So here’s a bite size question that I find more helpful.

Am I committed to spiritual growth?

All of us want to say “Yes” to that question, but how are we pursuing spiritual growth. I find that most Christians have few tangible steps they can take toward spiritual maturity beyond the big three of: Pray, Read the Bible, and Attend Church.

I doubt that spiritual growth is a “one size fits all” process, but in recent years I’ve stumbled across material from Willow Creek Community Church and Real Life Ministries that I’ve found helpful.

The Willow Creek REVEAL survey identified four stages of spiritual maturity. You can see them in the picture below along with an indicative saying from each stage.

REVEAL growth continuum.jpg

While it’s interesting to consider we might currently stand on this continuum. More important for our question “Am I committed to Spiritual Growth?” is understanding how a person moves from one stage to another. The REVEAL survey provides some ideas there also.

The survey results can be broken down into 4 areas of spiritual life. A spiritually mature Christian will seek to grow in all four areas, but the temptation is to ignore those which feel less comfortable to us. The four areas are:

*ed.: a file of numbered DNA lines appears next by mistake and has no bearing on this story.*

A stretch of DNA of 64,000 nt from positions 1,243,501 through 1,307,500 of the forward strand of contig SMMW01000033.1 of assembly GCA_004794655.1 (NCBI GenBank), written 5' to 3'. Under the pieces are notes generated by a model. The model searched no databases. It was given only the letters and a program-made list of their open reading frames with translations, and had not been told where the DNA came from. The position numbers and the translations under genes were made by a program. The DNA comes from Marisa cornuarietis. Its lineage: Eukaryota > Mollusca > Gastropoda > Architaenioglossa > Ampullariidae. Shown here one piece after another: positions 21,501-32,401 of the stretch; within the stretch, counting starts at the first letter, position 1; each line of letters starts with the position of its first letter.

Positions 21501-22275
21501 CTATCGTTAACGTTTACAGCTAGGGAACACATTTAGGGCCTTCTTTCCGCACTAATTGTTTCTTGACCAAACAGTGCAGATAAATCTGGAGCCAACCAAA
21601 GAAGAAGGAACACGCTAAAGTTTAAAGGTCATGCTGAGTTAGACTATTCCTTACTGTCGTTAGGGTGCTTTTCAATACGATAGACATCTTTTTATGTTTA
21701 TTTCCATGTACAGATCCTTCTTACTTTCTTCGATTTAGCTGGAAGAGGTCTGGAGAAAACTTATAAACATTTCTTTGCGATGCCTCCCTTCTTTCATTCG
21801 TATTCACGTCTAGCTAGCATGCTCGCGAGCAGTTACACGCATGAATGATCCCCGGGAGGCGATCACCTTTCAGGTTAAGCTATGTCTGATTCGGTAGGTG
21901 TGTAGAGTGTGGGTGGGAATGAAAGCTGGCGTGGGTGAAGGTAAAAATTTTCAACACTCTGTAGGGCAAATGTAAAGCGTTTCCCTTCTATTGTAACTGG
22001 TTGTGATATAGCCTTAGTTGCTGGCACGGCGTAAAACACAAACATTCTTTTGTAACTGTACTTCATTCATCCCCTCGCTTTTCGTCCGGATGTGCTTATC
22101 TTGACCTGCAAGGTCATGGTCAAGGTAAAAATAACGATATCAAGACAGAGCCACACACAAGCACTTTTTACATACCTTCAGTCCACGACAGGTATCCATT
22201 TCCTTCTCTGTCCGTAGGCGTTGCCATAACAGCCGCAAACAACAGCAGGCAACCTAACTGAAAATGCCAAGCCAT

1. Spiritual beliefs and attitudes
  2. Organized church activities
  3. Personal spiritual practices
  4. Spiritual activities with others

I can’t list all the catalysts for movement without this post becoming ridiculously long. You can get all the survey results and discussion in a recent book titled MOVE. But here are the Top 5 catalysts for each area of movement:

Moving From Exploring Christ to Growing in Christ

  1. Belief in Salvation by Grace
  2. Belief in the Trinity
  3. Church Activity Serve in a church ministry 1-2 times a month
  4. Spiritual Practice Prayer for Guidance
  5. Spiritual Practice Reflection on Scripture

Bible study 02Moving From Growing in Christ to Close to Christ

  1. Belief in a Personal God
  2. Spiritual Practice Prayer for Guidance
  3. Spiritual Practice Reflection on Scripture
  4. Spiritual Practice Solitude
  5. Spiritual Activity with Others Evangelism

Moving From Close to Christ to Christ-Centered

  1. Belief Giving Away My Life (“I am willing to surrender everything that is important in my life to Jesus Christ.”)